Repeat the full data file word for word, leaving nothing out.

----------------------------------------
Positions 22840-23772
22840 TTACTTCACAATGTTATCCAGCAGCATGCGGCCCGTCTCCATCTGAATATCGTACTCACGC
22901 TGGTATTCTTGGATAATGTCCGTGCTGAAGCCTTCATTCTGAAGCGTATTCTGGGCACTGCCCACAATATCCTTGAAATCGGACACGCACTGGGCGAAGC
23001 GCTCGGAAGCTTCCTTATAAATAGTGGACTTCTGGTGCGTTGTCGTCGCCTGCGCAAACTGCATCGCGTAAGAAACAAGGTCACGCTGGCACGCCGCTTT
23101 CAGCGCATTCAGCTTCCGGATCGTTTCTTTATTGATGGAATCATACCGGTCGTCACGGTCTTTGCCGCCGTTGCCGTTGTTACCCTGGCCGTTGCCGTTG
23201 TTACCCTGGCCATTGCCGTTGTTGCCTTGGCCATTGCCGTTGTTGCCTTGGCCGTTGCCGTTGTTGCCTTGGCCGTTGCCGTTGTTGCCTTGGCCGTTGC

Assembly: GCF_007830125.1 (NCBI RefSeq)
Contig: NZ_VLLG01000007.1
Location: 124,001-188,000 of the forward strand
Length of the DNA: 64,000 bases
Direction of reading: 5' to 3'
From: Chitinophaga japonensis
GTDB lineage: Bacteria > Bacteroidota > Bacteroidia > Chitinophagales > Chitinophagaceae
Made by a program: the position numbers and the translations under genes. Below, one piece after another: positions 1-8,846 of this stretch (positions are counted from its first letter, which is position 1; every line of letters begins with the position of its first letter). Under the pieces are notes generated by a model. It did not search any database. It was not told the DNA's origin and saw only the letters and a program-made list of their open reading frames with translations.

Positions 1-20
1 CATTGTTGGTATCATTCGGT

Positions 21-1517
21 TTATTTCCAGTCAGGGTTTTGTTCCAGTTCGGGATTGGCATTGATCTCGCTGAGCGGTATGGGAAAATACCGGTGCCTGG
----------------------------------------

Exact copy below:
Positions 22840-23772
22840 TTACTTCACAATGTTATCCAGCAGCATGCGGCCCGTCTCCATCTGAATATCGTACTCACGC
22901 TGGTATTCTTGGATAATGTCCGTGCTGAAGCCTTCATTCTGAAGCGTATTCTGGGCACTGCCCACAATATCCTTGAAATCGGACACGCACTGGGCGAAGC
23001 GCTCGGAAGCTTCCTTATAAATAGTGGACTTCTGGTGCGTTGTCGTCGCCTGCGCAAACTGCATCGCGTAAGAAACAAGGTCACGCTGGCACGCCGCTTT
23101 CAGCGCATTCAGCTTCCGGATCGTTTCTTTATTGATGGAATCATACCGGTCGTCACGGTCTTTGCCGCCGTTGCCGTTGTTACCCTGGCCGTTGCCGTTG
23201 TTACCCTGGCCATTGCCGTTGTTGCCTTGGCCATTGCCGTTGTTGCCTTGGCCGTTGCCGTTGTTGCCTTGGCCGTTGCCGTTGTTGCCTTGGCCGTTGC

Assembly: GCF_007830125.1 (NCBI RefSeq)
Contig: NZ_VLLG01000007.1
Location: 124,001-188,000 of the forward strand
Length of the DNA: 64,000 bases
Direction of reading: 5' to 3'
From: Chitinophaga japonensis
GTDB lineage: Bacteria > Bacteroidota > Bacteroidia > Chitinophagales > Chitinophagaceae
Made by a program: the position numbers and the translations under genes. Below, one piece after another: positions 1-8,846 of this stretch (positions are counted from its first letter, which is position 1; every line of letters begins with the position of its first letter). Under the pieces are notes generated by a model. It did not search any database. It was not told the DNA's origin and saw only the letters and a program-made list of their open reading frames with translations.

Positions 1-20
1 CATTGTTGGTATCATTCGGT

Positions 21-1517
21 TTATTTCCAGTCAGGGTTTTGTTCCAGTTCGGGATTGGCATTGATCTCGCTGAGCGGTATGGGAAAATACCGGTGCCTGG